The researchers concluded, "In an ideal world, calorie labeling on menus and menu boards would have an immediate and direct impact on everyone's food choices. However, as has been seen in previous attempts to change the behavior of vulnerable populations (for example, [in relation to] cigarette smoking), greater attention to the root causes of behavior, or multifaceted interventions, or both, will be necessary if obesity is to be greatly reduced in the overall U.S. population."
Brian Elbel is an assistant professor at the Robert F. Wagner Graduate School of Public Service at New York University and in the Division of General Internal Medicine at the NYU School of Medicine. Rogan Kersh is an associate professor and associate dean of NYU Wagner. Victoria Brescoll is an assistant professor in the Yale School of Management. Beth Dixon is an associate professor in the NYU Steinhardt School of Culture, Education, and Human Development. The research for the study was funded by the Robert Wood Johnson Foundation Health Eating Initiative, the Yale Rudd Center for Food Policy and Obesity, and the New York University Wagner Dean's Fund.
Professor Rae Zimmerman and NYU Collaborators Receive NSF Grant
Rae Zimmerman, NYU Wagner Professor of Planning and Public Administration, was awarded along with her fellow researchers at New York University a more-than $2 million grant from the National Science Foundation (NSF) based on the Federal Cyber Service: Scholarship For Service (SFS) program for research and teaching of security and privacy issues on the Internet and other critical information infrastructure. Zimmerman is the Director of the Institute for Civil Infrastructure Systems based at Wagner.
The three-year grant was given to Nasir Menon and Ramesh Karri of NYU-Poly, who lead the effort, and several professors from New York University - Anindya Ghose, NYU Stern Assistant Professor of Information, Operations and Management Sciences, Helen Nissenbaum of NYU Steinhardt, and Rae Zimmerman of NYU Wagner - to provide funding for their interdisciplinary program, "ASPIRE: An SFS Program for Interdisciplinary Research and Education." The grant will support faculty research and curriculum innovation. It will also provide scholarships for undergraduate and graduate students participating in the program in order to stimulate the growth of a cadre of scholars with expertise in security and privacy issues.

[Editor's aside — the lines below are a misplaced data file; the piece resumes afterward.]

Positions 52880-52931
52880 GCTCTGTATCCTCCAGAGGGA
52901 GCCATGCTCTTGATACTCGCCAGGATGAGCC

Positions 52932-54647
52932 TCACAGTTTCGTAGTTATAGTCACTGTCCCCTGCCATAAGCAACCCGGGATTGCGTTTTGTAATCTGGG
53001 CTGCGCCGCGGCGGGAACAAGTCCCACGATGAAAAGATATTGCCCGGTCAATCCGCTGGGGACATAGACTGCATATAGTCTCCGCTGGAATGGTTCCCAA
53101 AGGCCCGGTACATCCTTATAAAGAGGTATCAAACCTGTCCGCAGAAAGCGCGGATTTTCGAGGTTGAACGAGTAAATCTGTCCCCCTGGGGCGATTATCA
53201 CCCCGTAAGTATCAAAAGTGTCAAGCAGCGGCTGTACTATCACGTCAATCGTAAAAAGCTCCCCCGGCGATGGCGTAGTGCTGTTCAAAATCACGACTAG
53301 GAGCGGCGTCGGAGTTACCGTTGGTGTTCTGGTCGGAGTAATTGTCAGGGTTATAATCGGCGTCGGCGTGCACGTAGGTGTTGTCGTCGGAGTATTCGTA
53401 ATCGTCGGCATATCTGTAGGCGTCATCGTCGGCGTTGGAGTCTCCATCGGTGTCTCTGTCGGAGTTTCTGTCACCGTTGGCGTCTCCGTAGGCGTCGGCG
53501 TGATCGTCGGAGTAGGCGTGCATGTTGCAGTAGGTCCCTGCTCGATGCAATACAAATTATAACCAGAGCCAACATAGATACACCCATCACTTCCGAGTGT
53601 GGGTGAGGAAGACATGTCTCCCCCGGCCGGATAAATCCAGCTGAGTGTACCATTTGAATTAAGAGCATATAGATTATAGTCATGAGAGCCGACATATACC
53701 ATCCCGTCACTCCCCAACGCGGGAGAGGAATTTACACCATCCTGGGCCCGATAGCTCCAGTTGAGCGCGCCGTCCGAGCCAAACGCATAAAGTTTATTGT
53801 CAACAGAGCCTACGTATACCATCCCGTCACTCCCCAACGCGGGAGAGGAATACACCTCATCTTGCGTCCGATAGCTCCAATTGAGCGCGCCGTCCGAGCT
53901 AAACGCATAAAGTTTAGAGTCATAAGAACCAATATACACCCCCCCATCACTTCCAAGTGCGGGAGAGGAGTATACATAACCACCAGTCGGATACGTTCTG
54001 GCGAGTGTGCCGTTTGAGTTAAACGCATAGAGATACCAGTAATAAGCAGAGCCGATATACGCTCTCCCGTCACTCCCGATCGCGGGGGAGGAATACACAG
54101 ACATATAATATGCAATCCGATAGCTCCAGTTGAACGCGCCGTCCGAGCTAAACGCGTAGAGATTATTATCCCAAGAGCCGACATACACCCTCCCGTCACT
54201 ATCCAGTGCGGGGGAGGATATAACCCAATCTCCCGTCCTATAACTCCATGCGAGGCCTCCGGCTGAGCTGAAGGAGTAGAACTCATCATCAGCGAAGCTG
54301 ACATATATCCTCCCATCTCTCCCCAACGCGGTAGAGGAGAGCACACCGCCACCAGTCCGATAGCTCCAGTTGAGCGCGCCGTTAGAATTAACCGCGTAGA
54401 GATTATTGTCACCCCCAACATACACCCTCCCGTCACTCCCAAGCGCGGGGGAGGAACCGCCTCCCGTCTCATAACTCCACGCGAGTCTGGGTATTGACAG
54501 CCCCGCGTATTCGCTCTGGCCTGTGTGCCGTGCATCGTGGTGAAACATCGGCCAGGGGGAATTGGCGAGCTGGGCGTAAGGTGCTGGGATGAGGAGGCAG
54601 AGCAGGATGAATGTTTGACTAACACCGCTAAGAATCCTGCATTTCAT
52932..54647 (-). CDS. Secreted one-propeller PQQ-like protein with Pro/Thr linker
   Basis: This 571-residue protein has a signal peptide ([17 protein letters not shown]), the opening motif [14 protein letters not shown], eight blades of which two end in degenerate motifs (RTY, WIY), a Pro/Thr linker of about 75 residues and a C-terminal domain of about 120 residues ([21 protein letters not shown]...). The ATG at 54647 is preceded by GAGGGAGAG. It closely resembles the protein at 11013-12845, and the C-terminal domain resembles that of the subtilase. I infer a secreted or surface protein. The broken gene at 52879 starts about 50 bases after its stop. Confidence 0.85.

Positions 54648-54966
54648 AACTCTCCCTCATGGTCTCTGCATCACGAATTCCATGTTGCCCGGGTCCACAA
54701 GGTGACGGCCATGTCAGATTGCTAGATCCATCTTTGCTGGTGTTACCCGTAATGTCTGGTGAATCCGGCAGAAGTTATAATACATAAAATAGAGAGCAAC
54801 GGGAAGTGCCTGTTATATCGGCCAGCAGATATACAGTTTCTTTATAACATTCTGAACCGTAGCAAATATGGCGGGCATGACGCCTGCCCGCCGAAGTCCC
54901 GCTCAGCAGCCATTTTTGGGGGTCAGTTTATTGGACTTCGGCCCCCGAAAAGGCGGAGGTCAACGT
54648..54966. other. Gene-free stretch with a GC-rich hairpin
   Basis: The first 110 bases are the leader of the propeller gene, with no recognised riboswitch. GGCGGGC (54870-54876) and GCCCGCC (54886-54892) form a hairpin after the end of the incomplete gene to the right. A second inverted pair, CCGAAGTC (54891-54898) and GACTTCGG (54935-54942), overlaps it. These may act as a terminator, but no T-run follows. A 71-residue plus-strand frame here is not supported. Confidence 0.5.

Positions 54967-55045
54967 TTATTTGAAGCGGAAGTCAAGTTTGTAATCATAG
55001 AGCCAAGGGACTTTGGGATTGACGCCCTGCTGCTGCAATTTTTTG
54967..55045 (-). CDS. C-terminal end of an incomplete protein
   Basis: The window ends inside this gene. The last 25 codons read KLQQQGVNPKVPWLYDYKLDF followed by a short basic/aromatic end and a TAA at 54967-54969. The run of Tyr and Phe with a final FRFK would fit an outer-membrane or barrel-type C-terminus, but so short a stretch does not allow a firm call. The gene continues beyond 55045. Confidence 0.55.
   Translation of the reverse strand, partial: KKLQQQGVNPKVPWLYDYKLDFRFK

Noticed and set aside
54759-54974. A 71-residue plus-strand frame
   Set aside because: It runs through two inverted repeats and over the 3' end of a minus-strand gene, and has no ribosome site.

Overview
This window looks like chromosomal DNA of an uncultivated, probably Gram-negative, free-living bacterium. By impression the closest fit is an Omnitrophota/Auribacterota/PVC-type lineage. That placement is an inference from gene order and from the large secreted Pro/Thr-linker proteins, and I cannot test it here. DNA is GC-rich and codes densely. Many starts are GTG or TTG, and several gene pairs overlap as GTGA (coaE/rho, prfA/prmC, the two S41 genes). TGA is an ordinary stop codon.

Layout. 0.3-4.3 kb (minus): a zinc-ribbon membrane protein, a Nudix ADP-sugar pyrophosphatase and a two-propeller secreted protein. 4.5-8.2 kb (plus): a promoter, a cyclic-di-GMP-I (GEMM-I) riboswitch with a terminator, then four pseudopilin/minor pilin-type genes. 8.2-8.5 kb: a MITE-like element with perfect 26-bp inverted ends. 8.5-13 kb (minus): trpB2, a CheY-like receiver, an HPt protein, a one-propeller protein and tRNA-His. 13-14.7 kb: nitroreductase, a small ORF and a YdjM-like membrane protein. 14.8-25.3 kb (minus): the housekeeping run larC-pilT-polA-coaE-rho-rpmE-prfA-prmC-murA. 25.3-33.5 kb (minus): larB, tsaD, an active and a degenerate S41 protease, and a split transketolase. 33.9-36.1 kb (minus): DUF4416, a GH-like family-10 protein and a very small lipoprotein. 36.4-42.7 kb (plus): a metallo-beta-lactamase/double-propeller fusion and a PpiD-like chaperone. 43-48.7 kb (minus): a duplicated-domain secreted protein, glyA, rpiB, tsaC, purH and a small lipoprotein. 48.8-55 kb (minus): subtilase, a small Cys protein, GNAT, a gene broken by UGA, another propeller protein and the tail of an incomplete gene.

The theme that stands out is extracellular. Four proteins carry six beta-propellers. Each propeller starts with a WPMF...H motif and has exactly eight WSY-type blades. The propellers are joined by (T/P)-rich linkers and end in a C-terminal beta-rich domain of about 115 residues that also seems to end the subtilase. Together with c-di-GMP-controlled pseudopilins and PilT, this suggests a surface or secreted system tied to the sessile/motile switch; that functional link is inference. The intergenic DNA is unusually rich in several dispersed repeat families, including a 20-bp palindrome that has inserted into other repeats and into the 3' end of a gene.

This NYU-wide collaboration will focus on identifying and providing practical, cost effective solutions to information security and privacy problems from technical, ethical, policy and business perspectives. Zimmerman's focus is on the connection between cyber threats and the public services that infrastructure provides.
Six Wagner grads publish case studies in Prof. Kovner's 'Health Services Management'
The critically praised new edition of the casebook Health Services Management: Cases, Readings, and Commentary (9th ed., Health Administration Press: 2009), includes essays by six graduates of NYU Wagner and Anthony R. Kovner, professor of public health and management at Wagner and co-editor of the volume. The revised volume provides a distinctive overview of management and organizational behavior theory. The book's essays are organized into six parts: The Role of the Manager; Control; Organizational Design; and Professional Integration; Adaptation; and Accountability. The Wagner contributors are former students of public administration and health management who have gone on to work as leaders in the healthcare field. For example, Claudia Caine (MPA '84), in an essay co-written with Professor Kovner, drew on her experiences as Chief Operating Officer at Lutheran Medical Center of Brooklyn, N.Y. Their case study reveals how quality control moves significantly reduced patients' average wait time at an inner-city hospital's emergency room, from 90 minutes to between 30 and 35 minutes, door to doctor. And Jacob Victory (MPA '98), director of operational performance management for the Visiting Nurse Service of New York, wrote two essays, entitled "Mid-Career Change" and "Integrating Rehabilitation Services into the Visiting Nurse Service of America." Overall, the book's cases take place in a variety of organizations, such as a faculty practice, a neighborhood health center, a small rural hospital, and an HMO. Kovner's co-editors include Duncan Neuhauser, professor of epidemiology and biostatistics at Case Western Reserve University, and Ann Scheck McAlearney, associate professor of health services management and policy at The Ohio State University's College of Public Health. Professor Kovner is also co-author of a newly published textbook, Evidence-Based Management in Health Care, the result of work by he and other distinguished management experts to foster more reliable, evidence-based decision making education and practice widely in the healthcare industry.
U.S. Health and Human Services Taps Former Wagner Adjunct for Senior Post
NYU Wagner has a high-caliber group of adjunct professors, including many seasoned practitioners who work on critical public problems in and across a variety of fields and sectors.